Atomos, Panasonic, Support New Apple ProRes RAW Codec

Apple has added a new format to the ProRes codec family, with support for raw data from the sensor. Coincident with the announcement, several vendors have announced support including Atomos (Shogun Inferno and Sumo) and Panasonic (for the EVA1 and VariCam LT cameras). The big advantage to using RAW is that the data rate is essentially one-third that of the deBayered RGB data. The codec forms part of the newest update, 10.4.1, to Final Cut, and also include closed captioning tools.

ProRes RAW files can be imported directly from Atomos Inferno to Final Cut on a MacBook Pro.

ProRes RAW files can be imported directly from Atomos Inferno to Final Cut on a MacBook Pro.

Apple has announced a new ProRes RAW format, supported in an update to Final Cut Pro X. 10.4.1. It allows videographers to record RAW rather than 4:4:4 RGB or 4:2:2 Y, Cr, Cb signals with the attendant saving in bandwidth and storage requirements. Final Cut Pro editors can work natively with ProRes RAW and ProRes RAW HQ files created by Atomos recorders. 

Atomos

The format will be available as a free update for owners of Atomos Sumo 19 and Shogun Inferno devices. Once installed, it will allow the capture of RAW images in up to 12-bit RGB— direct from many of the world’s most advanced cameras onto affordable SSD media.ProRes RAW files can be imported directly into Final Cut Pro 10.4.1 for high performance editing, color grading, and finishing on Mac laptop and desktop systems.

Shooting ProRes RAW preserves maximum dynamic range, with a 12-bit depth and wide color gamut - essential for HDR finishing. The new format, which is available in two compression levels — ProRes RAW and ProRes RAW HQ — preserves image quality with low date rates and file sizes much smaller than uncompressed RAW.

Panasonic

The Panasonic AU-EVA1 Compact S35 and the VariCam LT cinema cameras will have support for their RAW data outputs in the new ProRes RAW recording codecs. With the new EVA2.0 firmware, the EVA1 can output 10-bit Log-encoded RAW data in 5.7K up to 30fps, 4K up to 60fps, and 2K up to 240fps. From the VariCam LT, the Atomos recorders can capture RAW data in 4K up to 60fps and 2K up to 240fps. There are two variable bitrate levels of ProRes RAW being introduced. ProRes RAW HQ and ProRes RAW record at similar data rates as their ProRes video counterparts. This efficiency allows RAW data to be stored in similar memory space as common video files, and Final Cut Pro X can edit and color natively in RAW on a MacBook Pro. ProRes RAW files will also output from Final Cut Pro X to video finishing formats faster than other RAW formats. And Final Cut Pro X now includes increased color correction controls plus support for 3D-LUTs such as Panasonic’s V-Log-to-709 image transform, included in the app.

Captions can be attached to video or audio clips in the Final Cut timeline, so they automatically move with the clips to which they are connected.

Captions can be attached to video or audio clips in the Final Cut timeline, so they automatically move with the clips to which they are connected.

Closed Captions

The Final Cut Pro 10.4.1 update also adds closed captioning tools that allow video editors to easily view, edit and deliver captions from right within the app. Users can import closed caption files directly into their project or create them from scratch. Captions appear in the viewer during playback and can be attached to video or audio clips in the timeline, so they automatically move with the clips to which they’re connected. An all-new captions inspector makes it simple to adjust caption text, colour, alignment, location and more. Users can even create captions in multiple languages within the same timeline and easily share captioned videos to YouTube and Vimeo. And in the share window, a new Roles tab displays titles, video and audio roles in a single consolidated interface, making it easy to configure roles and closed captions when sharing.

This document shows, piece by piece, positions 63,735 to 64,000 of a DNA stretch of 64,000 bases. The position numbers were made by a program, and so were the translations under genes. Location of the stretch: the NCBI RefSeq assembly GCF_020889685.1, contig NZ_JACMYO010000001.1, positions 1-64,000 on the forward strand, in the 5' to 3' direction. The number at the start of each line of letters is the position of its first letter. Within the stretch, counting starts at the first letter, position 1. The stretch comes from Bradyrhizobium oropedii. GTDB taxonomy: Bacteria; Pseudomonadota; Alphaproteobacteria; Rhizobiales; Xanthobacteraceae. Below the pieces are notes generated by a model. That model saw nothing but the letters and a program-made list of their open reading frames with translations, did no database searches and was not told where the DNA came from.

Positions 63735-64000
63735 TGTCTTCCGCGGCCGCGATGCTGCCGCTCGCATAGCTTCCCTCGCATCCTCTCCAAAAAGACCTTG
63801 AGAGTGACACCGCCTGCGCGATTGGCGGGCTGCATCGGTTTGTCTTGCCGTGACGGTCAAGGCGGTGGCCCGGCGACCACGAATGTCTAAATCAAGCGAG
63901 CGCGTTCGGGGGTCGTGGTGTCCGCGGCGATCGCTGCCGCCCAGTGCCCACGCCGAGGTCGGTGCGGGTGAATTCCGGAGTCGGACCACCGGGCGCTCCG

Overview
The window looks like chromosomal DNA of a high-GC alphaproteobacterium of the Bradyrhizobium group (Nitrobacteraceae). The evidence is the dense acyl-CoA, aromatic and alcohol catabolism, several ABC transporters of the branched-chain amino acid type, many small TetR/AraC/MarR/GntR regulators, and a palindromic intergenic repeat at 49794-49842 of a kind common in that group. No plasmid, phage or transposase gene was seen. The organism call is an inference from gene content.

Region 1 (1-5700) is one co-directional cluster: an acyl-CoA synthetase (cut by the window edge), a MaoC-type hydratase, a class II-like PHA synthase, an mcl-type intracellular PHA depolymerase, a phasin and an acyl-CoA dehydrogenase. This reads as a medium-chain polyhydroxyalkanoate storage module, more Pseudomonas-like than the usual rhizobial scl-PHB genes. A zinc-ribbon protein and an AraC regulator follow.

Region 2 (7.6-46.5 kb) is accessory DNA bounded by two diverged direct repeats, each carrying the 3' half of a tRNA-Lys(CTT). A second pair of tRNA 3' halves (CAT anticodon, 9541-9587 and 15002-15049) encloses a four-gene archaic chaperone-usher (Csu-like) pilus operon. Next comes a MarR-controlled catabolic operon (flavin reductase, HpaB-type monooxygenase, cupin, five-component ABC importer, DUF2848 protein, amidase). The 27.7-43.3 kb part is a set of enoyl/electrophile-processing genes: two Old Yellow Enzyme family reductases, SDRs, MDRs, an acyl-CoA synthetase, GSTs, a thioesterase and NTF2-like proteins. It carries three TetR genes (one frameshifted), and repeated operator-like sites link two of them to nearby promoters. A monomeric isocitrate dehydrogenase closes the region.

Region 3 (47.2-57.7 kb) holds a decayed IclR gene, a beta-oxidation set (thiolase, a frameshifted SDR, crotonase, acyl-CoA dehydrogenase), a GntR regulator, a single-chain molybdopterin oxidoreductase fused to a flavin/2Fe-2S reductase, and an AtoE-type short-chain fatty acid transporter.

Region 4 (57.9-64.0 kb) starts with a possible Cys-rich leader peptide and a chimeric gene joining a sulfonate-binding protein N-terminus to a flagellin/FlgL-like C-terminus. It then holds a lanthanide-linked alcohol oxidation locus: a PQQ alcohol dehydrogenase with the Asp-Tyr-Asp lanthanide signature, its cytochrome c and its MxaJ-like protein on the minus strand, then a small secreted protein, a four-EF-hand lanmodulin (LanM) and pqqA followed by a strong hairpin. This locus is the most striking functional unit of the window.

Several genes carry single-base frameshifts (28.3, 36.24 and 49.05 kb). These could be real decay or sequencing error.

Let us know what you think…

Log-in or Register for free to post comments…

You might also like...

Important!  Exercise Your SSDs (Like Any Other Drive)

Spinning disk (HDD) and flash storage (SSD) drives are nearly the same cost these days, so it’s no surprise that broadcasters are turning increasingly to SSDs for long-term storage of our most critical media files. But did you know t…

How to Choose the Fastest Memory Card for Your Application

Today, video and still cameras, tablets and even laptop computers often rely on memory cards for data storage. Each electronic device specifies a unique kind of memory and choosing the right card for the application can be challenging.

Field Report: Canon XC10 Camera

After twenty-five NAB shows I’ve developed a pattern of booths to visit each day. At NAB 2015 walking though a series of expensive C-series cameras in the Canon booth, I encountered a new species of video camera—the XC10. (Figure 1). It …

Avoiding Video Disaster When Using Flash Memory

Increasingly, flash cards are the storage media of choice for video recording. Though mostly reliable, a lot can go wrong with flash memory — most commonly human error in handling the media. An expert explains how to avoid catastrophic problems when u…

Maintaining Memory Cards for Professional Video Production

Flash cards for video production are an essential part of the production workflow. But how many videographers understand these vital storage components and care for them properly? This is a guide to treating video flash memory properly.